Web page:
Love Gov: Breaking up with government is hard to do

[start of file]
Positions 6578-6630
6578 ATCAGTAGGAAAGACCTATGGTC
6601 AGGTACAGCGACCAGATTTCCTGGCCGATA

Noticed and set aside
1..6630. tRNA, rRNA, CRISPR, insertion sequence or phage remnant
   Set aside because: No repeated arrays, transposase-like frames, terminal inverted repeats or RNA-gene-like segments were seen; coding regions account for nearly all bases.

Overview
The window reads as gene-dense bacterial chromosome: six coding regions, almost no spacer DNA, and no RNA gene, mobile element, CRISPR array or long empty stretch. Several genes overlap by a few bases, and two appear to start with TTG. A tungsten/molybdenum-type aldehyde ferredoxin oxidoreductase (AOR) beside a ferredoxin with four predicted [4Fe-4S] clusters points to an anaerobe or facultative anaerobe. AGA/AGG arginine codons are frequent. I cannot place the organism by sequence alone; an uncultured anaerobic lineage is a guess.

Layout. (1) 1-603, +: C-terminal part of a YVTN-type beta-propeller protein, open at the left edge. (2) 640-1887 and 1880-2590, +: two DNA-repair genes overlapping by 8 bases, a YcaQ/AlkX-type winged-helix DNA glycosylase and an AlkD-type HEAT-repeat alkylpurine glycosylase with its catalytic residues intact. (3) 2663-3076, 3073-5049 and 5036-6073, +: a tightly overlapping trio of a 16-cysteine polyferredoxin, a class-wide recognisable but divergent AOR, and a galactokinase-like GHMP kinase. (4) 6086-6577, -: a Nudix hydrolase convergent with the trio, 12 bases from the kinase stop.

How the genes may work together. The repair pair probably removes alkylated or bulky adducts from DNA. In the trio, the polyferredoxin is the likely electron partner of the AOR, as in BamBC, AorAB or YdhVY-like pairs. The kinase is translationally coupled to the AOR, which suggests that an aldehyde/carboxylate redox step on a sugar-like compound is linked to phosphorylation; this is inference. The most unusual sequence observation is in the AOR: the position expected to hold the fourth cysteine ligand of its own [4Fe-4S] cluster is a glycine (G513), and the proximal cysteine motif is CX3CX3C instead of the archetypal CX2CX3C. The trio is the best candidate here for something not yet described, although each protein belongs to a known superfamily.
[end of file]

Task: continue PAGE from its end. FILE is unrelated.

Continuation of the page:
Here's something new: an economic argument for small government presented as a comedic drama. And Love Gov is a romance too, sort of. Alexis is thinking of quitting college to start her own business, but then she meets the strangely charming Scott Govinsky (known as "Gov" to his friends). To compliment her ideas, ambitions, and drive, Gov is so very caring and supportive. And eager to help. And he never seems to runs out of advice. Perfect material for a boyfriend? Alexis thinks so...at first. The problem is, Gov's advice isn't nearly as helpful as it seems. If you haven't figured it out yet, Alexis' boyfriend Gov is a stand-in for our government, which wants to mind our business because it cares for us so deeply. But as much as the politicians and bureaucrats might mean well, that doesn't mean they are doing well...which is what Love Gov tries to show. CAUTIONS The series' producer, the Independent Institute, is not a Christian organization. So, even as they are for limited government, they might be for less moral restraint too, as evidenced by the little boy at the very beginning (who has only the briefest of roles) wearing a shirt with a transgender rainbow on it. A more notable quibble: because Love Gov is humorous, some of its serious points are made in an over-the-top manner, which could prompt the cynically-inclined to discount those points entirely. So it's important to pitch this to friends properly: introduce it to them as the light-hearted discussion-starter it is, and don't present it as any sort of weighty "final word" on the issues it raises. CONCLUSION The overall argument being pitched is for smaller government. While the group pitching it isn't Christian, there's a lot here for Christians to love, since we should also support limited, and thus smaller, government. Why? Because God has given different responsibilities to different types of "government." The "governments" we're talking about here are not of the municipal, provincial, or federal sort but rather family government, Church government, and yes, State government too. We can throw in self-government as well. These types of government are all appointed by God to take on different roles, and while who should have exactly what role can sometimes be difficult to discern, one type of government can only gain more power and influence at the expense of the others. Which type of government is the most expansionist? The State. Its influence in our family life, the education of our children, regulation of business, management of healthcare, direction of the economy – that reach is already enormous. And just as the State's expansion into education came by shrinking the parental role, so too its expansion into other areas comes at the expense of other levels of "government." That's why Christians should want a limited government; because we know that God didn't intend for us and the other types of government to abandon our roles and responsibilities to the State. Another reason for a limited government? When the State takes on jobs God never intended for it they will tend to mess things up. Good intentions simply aren't enough (Prov. 27:14); a good dose of humility about what the State can do, and shouldn't even try to do, is also vital. Episode 1: An education in debt (6 minutes) Alexis wants to quit school to start up a business and start paying off her student debt. Then she meets Gov, who encourages her to stay in school "because there's nothing more important than your education." What about that student debt? Gov assures her, "You are going to have a lifetime to pay off debt...a lifetime!" The Bible likens debt to slavery (Prov. 22:7) – it limits your ability and freedom to do what you otherwise might want to do. Episode 2: Protection from jobs (5 minutes) After Alexis graduates college she decides to pursue her small business idea. Gov is, once again, happy to help, though this time coming to the "aid" of employee Libby. Regulations are brought in with the intent of protecting workers. But regulations also make it harder and more expensive to hire workers: One estimate concerning Canada's tech industry had a 1% increase in regulations leading to a 5% decrease in business startups. The tradeoffs that come with government "protections" are often overlooked. Episode 3: A remedy for healthcare choices (6 minutes) Alexis is looking for a new healthcare insurance plan, and Gov knows best. Meanwhile, Libby argues that choices and options and free market competition could produce healthcare for less. In his documentary Wait Till It's Free, Reformed filmmaker Colin Gunn makes that same argument. Episode 4: House poor (6 minutes) Alexis goes house-hunting and mortgage-hunting too, only to discover that Gov has been spending her money, putting her tens of thousands in debt. In Canada accumulated provincial and national debts average out to $40,000 CDN per citizen while in the US just the national debt works out to more than double that at $80,000 US per citizen. Episode 5: Keeping a close eye on privacy (5 minutes) While Alexis and Gov aren't together anymore, he's still keeping tabs on her – breaking up with "the Gov" proves very hard to do. This series came out soon after Edward Snowden revealed that the United States' National Security Agency (NSA) had been spying on its own citizens, though generally in aggregate – it viewed all the captured data as a whole, not tying it to specific people. But Snowden also shared that should the government want to look at your specific data it could do that too after getting a judge's approval...which was always given....